Although Florida doesn’t see the same winter as other states, that doesn’t mean your landscapes won’t start looking a little bit…drab. Trees start shedding their leaves, your grass starts to go dormant, and a blanket of brown makes your yard dull and lifeless! This can’t be a good look, especially with the holidays coming up. But don’t worry, we’ve got some
Let’s dive in!
Prep Your Garden For The Winter
First, be thankful we Floridians don’t have to be concerned about waking up in the morning to our car windows completely iced over or having to shovel a foot of snow from our sidewalks.
However, the average lows in the winter are generally around the mid to high 50s, with average highs in the mid-upper 70s. You might be comfortable in those temperatures, but some of your plants may not. Sometimes, temperatures might even dip as low as 30-40 degrees.
We suggest adding a coarse mulch that reduces water requirements and keeps the roots warm by acting as insulation. It also helps kill any weeds and prevents them from growing. You might want to consider a possible landscape refresh (which Sun Power Lawn Care provides).
In addition, if you know it’s going to get too cold, you can also take caution by using various types of cloth to cover more sensitive plants. Other materials, such as burlap or even old bedsheets would work as an alternative form of plant cover.
If you live closer to the coast than Gainesville, you’ll equally need to be mindful of the salt that might come from the ocean or the higher winds that blow through your garden.
Another thing to keep in mind is the location of the sun. During the summer, the sun is directly shining down from overhead. But in the winter, the sun will be sitting a bit south, which means sunlight could be less direct due to taller trees, buildings, etc.
Keeping these things in mind will help you choose colorful plants that will do well throughout the winter! But what kind of plants are the best for the winter in Florida?
Plant Cool-Weather Annuals That Love Winter
Before we talk about what plants to use, let’s first answer an important question: “What are annuals exactly?”
Annual plants go through their entire life cycle from seed to flower and then seed again within one growing season. The plant itself dies annually and leaves behind only the dormant seeds.
Cool-weather, or cool-season, annuals are not tolerant of heat, rainfall, and humidity. They are usually planted around fall and die out approaching summer (end of May/June).
You can start planting cool-weather annuals around November that can last all winter like violas, geraniums, and snapdragons. These can add a splash of brightness to your walkways/entryways when the winter hits and keeps them looking colorful throughout the winter.
Be mindful that there’s such a thing as too much. Using too many varieties of colors can be distracting, so pick a couple of them that stand out and have the biggest impact on your landscape.
Keep It Holiday Friendly
With the holidays around the corner, you might be thinking about prepping your yard for the holidays. One of the best ways to do that is by choosing new holiday plants to add some color back to your landscape.
Here are some that we recommend:
This one is probably the most popular and recognizable holiday plant. But be careful; overwatering is the biggest reason poinsettias don’t survive.
This one is another that is well-liked and recognizable. Holly is present in almost every holiday movie and song in popular culture today. There are a couple of reasons why we suggest this plant. One, it does very well outdoors as it is very wind-resistant. Two, Cahoon, American, and yaupon hollies are native to Florida. So not only are they local options, but they also make a great holiday accent plant!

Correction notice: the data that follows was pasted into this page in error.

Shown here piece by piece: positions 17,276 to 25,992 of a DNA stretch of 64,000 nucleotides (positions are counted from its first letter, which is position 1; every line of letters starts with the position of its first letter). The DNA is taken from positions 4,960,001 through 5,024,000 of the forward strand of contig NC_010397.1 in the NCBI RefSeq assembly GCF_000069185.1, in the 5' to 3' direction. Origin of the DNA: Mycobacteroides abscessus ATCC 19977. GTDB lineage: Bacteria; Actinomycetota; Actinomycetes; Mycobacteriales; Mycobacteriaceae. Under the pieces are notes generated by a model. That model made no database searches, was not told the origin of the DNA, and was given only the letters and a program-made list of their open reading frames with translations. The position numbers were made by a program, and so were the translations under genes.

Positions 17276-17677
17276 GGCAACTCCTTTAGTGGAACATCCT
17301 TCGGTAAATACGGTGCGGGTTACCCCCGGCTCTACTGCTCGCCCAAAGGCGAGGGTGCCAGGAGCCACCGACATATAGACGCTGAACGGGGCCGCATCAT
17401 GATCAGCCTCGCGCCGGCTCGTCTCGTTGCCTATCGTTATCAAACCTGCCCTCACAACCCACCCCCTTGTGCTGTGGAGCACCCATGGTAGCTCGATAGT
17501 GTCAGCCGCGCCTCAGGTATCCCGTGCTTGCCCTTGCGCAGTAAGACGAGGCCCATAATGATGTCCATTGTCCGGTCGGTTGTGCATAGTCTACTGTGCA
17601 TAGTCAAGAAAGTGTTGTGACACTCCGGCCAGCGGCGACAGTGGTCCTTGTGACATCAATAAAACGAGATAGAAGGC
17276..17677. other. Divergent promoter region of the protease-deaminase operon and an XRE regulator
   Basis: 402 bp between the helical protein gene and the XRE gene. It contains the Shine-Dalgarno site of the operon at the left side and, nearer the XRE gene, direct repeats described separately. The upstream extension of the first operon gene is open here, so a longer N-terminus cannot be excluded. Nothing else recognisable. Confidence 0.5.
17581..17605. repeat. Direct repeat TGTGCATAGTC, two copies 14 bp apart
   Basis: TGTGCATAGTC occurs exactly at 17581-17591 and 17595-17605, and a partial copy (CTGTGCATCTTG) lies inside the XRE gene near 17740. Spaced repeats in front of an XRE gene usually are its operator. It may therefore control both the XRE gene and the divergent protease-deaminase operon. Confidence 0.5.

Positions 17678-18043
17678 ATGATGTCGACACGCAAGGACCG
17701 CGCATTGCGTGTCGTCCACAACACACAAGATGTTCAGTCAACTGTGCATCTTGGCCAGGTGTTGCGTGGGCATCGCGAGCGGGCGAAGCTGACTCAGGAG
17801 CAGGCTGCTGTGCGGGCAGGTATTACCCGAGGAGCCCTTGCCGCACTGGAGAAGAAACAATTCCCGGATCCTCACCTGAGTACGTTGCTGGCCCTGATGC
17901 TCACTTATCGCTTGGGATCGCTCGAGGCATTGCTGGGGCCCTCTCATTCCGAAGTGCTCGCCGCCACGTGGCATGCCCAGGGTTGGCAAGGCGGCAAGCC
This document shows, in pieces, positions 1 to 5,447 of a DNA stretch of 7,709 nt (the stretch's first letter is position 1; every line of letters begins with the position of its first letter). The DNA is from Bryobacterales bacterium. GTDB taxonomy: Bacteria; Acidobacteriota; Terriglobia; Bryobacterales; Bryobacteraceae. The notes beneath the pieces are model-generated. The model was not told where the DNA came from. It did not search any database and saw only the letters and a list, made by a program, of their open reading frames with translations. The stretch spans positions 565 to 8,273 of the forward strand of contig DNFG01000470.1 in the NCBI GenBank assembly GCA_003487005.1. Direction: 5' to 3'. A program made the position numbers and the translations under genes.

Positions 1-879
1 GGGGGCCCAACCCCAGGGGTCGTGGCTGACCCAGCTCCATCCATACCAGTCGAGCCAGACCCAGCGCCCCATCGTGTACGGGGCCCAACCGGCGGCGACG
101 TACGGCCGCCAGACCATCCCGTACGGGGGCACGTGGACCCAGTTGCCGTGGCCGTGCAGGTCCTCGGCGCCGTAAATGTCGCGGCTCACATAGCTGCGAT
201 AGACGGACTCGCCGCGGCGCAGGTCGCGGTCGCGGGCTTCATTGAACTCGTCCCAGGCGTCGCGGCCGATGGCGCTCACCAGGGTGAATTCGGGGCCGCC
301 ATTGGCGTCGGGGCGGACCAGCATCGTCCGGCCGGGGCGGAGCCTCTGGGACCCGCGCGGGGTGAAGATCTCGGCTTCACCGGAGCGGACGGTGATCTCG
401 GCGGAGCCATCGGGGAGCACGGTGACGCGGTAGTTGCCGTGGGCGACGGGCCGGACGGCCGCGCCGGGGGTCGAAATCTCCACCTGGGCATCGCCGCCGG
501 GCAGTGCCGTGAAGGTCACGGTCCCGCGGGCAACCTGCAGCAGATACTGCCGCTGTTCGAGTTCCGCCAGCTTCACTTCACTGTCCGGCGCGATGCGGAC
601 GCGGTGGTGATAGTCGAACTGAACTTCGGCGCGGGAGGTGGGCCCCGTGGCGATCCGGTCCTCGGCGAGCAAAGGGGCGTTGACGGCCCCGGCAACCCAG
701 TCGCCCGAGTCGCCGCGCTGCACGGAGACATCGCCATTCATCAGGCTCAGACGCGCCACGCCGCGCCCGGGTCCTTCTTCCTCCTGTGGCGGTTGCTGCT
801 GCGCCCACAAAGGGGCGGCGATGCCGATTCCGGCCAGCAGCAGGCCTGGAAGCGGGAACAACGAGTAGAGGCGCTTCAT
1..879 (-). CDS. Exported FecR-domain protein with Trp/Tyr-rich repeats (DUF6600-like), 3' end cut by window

Candy Cane Sorrel
These stunning plants are shaped like a trumpet with red and white stripes; just like a candy cane! Another cool thing about candy cane sorrels is that they close their petals at night, and then look even more like the striped candy we all love.
Keep in mind, however, that this plant needs to be brought indoors if the temperature drops below 55 degrees Fahrenheit.
Buy From Local Garden Centers Or Plant Nurseries
It’s easy to just head over to the nearest grocery store, big-box retail store, or other national chains to pick out your plants and then go home. You need to think about whether or not it will grow in the location you want, how fast it grows, how much light and water it needs, and if it will even grow in our North Florida climate.
While these convenient grocery/big-box stores might have this information, typically they are all generic and broad-reaching. Most of the time, the plant offerings and staff knowledge will not be specific to where you live.
This is why we highly suggest you buy your plants from a reputable local garden center that only grows/sells plants as their business.
A lot of times, plants that are from big-box retail and other stores can be stressed from being moved too much, being a host to bugs, or not being grown properly.
A good garden center can give you the plant’s history like where it was grown, have a bigger and better selection of landscape plants specifically for Florida, help you find plants that fit your situation (like colors), and potentially even offer delivery in addition to planting services!
Adding color the right way this winter
Choose quality from the beginning so you won’t have to suffer down the road. Your plants will be healthier and not prematurely expire, which means your landscape can maintain its color throughout the winter. And as always if you need any assistance keeping color in your landscape through the winter, we’re here to help. Contact our sales team to learn more about our maintenance packages!
Here are some great resources to help your lawn look its best: